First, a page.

Uncertainty As an Asset in Education Policy

Tuesday, July 15, 2014: 6:30 PM
Room: Booth 52
Oral Presentation
Radhika GORUR , The Victoria Institute, College of Education, Victoria University, Melbourne, VIC, Australia
Education policies around the world are responding to increased perceptions of risk by attempting to reduce uncertainty. They are attempting to gain clear information and identify ‘guaranteed’ solutions by finding out ‘what works’ to develop policy accordingly. They are setting up clear measures of accountability and transparency. In order to understand states of affairs and identify policy issues, huge machineries of calculation have been mobilised. Regular surveys are used to track progress and to respond to the first sign of ‘decline’.  In this sense, we could say that the complexity and uncertainties of the world are transferred to the processes of calculation, which in turn render clear and less uncertain accounts of the world in the form of numbers.

In this paper, I take the notion of ‘uncertainty’ to the statistical translations of the education world and the attempts made through these translations to erase uncertainty and ambiguity and provide clear, certain accounts. I explore how complex such operations are, and how the uncertainty and complexity of the world constantly challenge and stymie the attempts to tame it. I support my thesis with several empirical examples from my research on the Programme for International Student Assessment (PISA) and on Australia’s Education Revolution.  I explore the dilemmas involved in these attempts to contain uncertainty (including through mathematical devices such as calculating ‘confidence intervals’), and the ways in which the world exceeds these attempts to contain its uncertainty.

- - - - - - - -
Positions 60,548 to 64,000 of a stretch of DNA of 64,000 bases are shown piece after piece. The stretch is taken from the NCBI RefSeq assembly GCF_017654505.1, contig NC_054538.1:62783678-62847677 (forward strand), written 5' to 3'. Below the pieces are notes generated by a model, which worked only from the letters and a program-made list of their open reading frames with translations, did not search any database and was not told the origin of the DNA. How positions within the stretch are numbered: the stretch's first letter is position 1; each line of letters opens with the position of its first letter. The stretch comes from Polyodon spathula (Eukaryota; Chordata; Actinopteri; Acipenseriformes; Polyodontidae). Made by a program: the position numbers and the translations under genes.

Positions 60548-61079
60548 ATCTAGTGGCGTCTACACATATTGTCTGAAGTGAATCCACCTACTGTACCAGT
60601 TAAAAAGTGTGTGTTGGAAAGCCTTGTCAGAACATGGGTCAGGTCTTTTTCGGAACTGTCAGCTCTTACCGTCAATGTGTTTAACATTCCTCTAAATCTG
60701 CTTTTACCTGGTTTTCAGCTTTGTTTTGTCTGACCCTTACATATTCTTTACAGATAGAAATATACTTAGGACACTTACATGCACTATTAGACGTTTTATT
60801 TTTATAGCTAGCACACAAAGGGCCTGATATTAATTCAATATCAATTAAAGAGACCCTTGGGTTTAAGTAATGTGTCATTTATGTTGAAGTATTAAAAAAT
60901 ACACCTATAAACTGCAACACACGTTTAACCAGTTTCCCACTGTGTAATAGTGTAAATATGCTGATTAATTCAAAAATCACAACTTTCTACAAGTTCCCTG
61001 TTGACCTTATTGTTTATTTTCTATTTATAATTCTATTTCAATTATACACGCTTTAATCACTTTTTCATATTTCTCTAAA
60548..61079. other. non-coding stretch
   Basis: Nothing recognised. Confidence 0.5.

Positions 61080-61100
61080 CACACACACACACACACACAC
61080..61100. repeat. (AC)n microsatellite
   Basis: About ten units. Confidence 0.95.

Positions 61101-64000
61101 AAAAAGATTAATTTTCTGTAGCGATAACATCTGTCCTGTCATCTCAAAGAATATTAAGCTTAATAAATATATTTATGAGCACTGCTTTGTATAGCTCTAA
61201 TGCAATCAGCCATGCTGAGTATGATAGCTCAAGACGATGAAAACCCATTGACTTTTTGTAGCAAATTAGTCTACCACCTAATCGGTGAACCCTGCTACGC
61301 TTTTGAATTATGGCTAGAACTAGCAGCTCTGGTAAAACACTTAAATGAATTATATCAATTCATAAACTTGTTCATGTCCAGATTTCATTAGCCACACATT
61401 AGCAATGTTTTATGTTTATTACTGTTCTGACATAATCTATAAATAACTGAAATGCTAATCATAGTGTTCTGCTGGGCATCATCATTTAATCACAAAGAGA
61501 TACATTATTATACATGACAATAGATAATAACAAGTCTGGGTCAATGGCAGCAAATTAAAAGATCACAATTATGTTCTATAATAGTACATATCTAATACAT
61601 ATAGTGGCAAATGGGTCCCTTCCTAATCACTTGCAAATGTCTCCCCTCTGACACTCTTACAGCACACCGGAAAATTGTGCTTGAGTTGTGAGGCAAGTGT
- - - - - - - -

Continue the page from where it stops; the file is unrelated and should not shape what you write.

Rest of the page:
Using Callon et al’s (2001) notion of ‘acting in an uncertain world’, in particular their argument with regard to ‘hybrid forums’, I argue in this paper that keeping uncertainties alive can have the beneficial effect of bringing more resources and expertise forward and adding new voices into the discussion. Uncertainty can thus be an asset rather than a problem to be solved.